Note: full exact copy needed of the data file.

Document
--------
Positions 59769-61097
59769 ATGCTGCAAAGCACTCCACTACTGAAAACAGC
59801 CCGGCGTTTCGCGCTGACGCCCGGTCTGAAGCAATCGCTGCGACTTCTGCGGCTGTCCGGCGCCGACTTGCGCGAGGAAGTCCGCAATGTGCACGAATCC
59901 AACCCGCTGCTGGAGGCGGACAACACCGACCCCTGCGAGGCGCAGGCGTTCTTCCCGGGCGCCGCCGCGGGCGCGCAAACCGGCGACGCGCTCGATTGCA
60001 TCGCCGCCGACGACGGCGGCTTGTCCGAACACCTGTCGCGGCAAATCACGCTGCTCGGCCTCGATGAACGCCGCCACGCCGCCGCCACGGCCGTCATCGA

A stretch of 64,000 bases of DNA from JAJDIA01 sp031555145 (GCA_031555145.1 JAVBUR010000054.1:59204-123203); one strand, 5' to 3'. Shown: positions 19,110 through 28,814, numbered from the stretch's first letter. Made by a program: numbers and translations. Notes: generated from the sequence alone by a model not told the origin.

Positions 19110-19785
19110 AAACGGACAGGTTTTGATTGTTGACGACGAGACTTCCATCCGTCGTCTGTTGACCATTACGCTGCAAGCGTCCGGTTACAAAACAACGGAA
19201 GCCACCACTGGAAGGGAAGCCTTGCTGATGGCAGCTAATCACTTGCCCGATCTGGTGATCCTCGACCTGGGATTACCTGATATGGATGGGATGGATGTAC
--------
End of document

Positions 59769-61097
59769 ATGCTGCAAAGCACTCCACTACTGAAAACAGC
59801 CCGGCGTTTCGCGCTGACGCCCGGTCTGAAGCAATCGCTGCGACTTCTGCGGCTGTCCGGCGCCGACTTGCGCGAGGAAGTCCGCAATGTGCACGAATCC
59901 AACCCGCTGCTGGAGGCGGACAACACCGACCCCTGCGAGGCGCAGGCGTTCTTCCCGGGCGCCGCCGCGGGCGCGCAAACCGGCGACGCGCTCGATTGCA
60001 TCGCCGCCGACGACGGCGGCTTGTCCGAACACCTGTCGCGGCAAATCACGCTGCTCGGCCTCGATGAACGCCGCCACGCCGCCGCCACGGCCGTCATCGA

A stretch of 64,000 bases of DNA from JAJDIA01 sp031555145 (GCA_031555145.1 JAVBUR010000054.1:59204-123203); one strand, 5' to 3'. Shown: positions 19,110 through 28,814, numbered from the stretch's first letter. Made by a program: numbers and translations. Notes: generated from the sequence alone by a model not told the origin.

Positions 19110-19785
19110 AAACGGACAGGTTTTGATTGTTGACGACGAGACTTCCATCCGTCGTCTGTTGACCATTACGCTGCAAGCGTCCGGTTACAAAACAACGGAA
19201 GCCACCACTGGAAGGGAAGCCTTGCTGATGGCAGCTAATCACTTGCCCGATCTGGTGATCCTCGACCTGGGATTACCTGATATGGATGGGATGGATGTAC